Snoqualmie Pass, Washington

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This article is about the census-designated place in Kittitas County, Washington. For the mountain pass for which this CDP is named, see Snoqualmie Pass. For other places named for the Snoqualmie tribe, see Snoqualmie (disambiguation).
Snoqualmie Pass, Washington
CDP
Location of Snoqualmie Pass, Washington
Location of Snoqualmie Pass, Washington
Coordinates: 47°23′32″N 121°24′0″W / 47.39222°N 121.40000°W / 47.39222; -121.40000
Country United States
State Washington
County Kittitas
Area
 • Total 2.9 sq mi (7.4 km2)
 • Land 2.9 sq mi (7.4 km2)
 • Water 0.0 sq mi (0.0 km2)
Elevation 2,726 ft (831 m)
Population (2010)
 • Total 311
 • Density 70.1/sq mi (27.1/km2)
Time zone Pacific (PST) (UTC-8)
 • Summer (DST) PDT (UTC-7)
ZIP code 98068
Area code(s) 425
FIPS code 53-65275[1]
GNIS feature ID 1852958[2]

Snoqualmie Pass is a census-designated place (CDP) in King and Kittitas County, Washington, United States. The population was 311 at the 2010 census.

The CDP is named for the mountain pass that carries Interstate 90 across the Cascade Range, which itself is named for the Snoqualmie tribe, a Native American tribe indigenous to the Snoqualmie Valley located west of the pass.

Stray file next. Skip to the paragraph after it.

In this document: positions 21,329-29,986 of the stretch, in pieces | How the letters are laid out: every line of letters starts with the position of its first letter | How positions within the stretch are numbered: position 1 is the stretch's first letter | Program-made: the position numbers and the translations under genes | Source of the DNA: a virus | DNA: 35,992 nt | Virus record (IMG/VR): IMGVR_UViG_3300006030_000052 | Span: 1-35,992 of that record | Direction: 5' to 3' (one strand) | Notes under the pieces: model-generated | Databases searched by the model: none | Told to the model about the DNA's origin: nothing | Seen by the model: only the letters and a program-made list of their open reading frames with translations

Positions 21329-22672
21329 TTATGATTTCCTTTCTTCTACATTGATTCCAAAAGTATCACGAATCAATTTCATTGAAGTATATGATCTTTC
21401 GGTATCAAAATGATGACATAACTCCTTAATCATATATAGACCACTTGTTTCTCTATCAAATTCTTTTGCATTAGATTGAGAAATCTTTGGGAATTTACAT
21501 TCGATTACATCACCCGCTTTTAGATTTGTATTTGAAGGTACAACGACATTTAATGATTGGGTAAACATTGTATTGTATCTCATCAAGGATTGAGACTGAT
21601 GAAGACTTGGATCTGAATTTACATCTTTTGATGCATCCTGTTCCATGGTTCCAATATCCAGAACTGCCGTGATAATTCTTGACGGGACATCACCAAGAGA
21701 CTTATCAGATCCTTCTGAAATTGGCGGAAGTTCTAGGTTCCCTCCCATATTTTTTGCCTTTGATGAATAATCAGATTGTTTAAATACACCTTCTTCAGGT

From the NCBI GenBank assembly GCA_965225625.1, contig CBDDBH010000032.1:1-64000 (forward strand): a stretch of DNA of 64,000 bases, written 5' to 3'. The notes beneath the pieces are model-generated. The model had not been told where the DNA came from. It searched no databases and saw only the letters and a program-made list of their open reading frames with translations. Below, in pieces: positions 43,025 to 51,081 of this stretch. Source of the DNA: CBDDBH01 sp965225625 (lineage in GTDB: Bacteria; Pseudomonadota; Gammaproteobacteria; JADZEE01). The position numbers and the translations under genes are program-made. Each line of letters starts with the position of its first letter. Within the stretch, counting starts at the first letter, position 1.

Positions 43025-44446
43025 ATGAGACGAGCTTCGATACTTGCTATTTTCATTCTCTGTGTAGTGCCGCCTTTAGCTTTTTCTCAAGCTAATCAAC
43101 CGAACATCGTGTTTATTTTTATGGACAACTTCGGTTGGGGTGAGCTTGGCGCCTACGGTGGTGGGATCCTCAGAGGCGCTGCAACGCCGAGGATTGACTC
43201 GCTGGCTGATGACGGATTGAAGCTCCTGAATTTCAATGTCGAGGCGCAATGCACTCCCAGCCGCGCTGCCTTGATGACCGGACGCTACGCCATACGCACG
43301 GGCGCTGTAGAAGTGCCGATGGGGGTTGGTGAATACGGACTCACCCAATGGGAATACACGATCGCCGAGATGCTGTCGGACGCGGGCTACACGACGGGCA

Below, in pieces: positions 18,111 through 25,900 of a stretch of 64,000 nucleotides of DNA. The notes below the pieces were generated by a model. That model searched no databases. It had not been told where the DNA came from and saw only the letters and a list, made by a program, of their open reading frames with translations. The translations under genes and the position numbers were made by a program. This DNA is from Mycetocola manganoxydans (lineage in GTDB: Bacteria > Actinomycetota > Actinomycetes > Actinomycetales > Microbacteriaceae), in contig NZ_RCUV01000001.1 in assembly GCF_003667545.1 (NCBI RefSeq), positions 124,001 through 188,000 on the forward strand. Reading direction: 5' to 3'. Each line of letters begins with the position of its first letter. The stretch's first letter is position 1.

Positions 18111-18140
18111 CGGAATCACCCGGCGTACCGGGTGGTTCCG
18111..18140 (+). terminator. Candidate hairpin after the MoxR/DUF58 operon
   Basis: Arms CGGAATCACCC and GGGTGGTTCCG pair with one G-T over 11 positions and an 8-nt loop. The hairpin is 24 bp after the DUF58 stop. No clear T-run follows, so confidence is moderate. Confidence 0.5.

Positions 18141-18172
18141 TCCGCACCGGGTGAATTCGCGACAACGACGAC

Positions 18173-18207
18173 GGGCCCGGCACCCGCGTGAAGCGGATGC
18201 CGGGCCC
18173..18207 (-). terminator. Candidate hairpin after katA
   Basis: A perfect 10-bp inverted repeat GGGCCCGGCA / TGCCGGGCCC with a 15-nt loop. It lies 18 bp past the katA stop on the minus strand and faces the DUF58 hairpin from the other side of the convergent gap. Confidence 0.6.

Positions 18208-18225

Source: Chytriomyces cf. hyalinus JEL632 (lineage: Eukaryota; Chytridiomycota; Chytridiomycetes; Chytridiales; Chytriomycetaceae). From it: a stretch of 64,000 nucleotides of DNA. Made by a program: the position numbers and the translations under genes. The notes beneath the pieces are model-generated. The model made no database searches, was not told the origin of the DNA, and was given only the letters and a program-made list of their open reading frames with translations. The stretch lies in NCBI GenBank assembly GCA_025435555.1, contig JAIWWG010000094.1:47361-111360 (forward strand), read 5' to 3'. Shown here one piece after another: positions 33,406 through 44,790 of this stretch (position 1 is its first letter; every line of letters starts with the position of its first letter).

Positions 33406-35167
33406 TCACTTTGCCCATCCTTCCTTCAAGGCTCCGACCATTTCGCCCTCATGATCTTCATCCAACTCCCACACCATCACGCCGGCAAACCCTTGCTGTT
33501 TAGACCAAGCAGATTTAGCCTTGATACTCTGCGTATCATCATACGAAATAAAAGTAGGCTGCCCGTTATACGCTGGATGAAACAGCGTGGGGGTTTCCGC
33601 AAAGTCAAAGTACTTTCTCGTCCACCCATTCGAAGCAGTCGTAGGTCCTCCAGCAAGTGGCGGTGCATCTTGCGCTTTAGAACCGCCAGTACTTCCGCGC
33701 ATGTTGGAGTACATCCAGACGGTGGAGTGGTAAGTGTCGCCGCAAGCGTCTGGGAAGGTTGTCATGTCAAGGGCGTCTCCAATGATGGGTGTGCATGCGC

Based on per capita income, Snoqualmie Pass ranks 8th of 522 areas in the state of Washington to be ranked. It is also the highest rank achieved in Kittitas County.

With Interstate 90 and the King County/Kittitas County lines splitting Snoqualmie Pass at roughly perpendicular directions, the community lies in two counties, two different zip codes from two different main post offices, two different congressional districts and two different legislative districts. None of these districts have the same boarder in the community.

Recreation[edit]

The area consists of mountain chalets that are mainly seasonally occupied by residents of the Seattle metropolitan area, with approximately 150 year-round residents. Winter sports are the main draw, but outdoor recreation is available year round.

The Pacific Crest Trail crosses through Snoqualmie Pass and a variety of other trails are also available for hiking and climbing[1] in the summer, cross-country skiing and snowshoeing during the winter months.

Snoqualmie Pass is also the site of the Summit at Snoqualmie, a group of alpine ski areas managed by Boyne USA Resorts. The Summit consists of four ski areas: Alpental, Summit West (formerly named Snoqualmie Summit), Summit Central (formerly Ski Acres), and Summit East (formerly Hyak). The Summit at Snoqualmie is the closest ski area to Seattle, so it is often crowded on weekends.

Snowmobiling just east of the pass is also popular during the winter months. Also in the summer and fall, paragliders and hang gliders may be seen flying above the valley, along the ridge and landing at Lake Keechelus.

Geography[edit]

Location of Snoqualmie Pass, Washington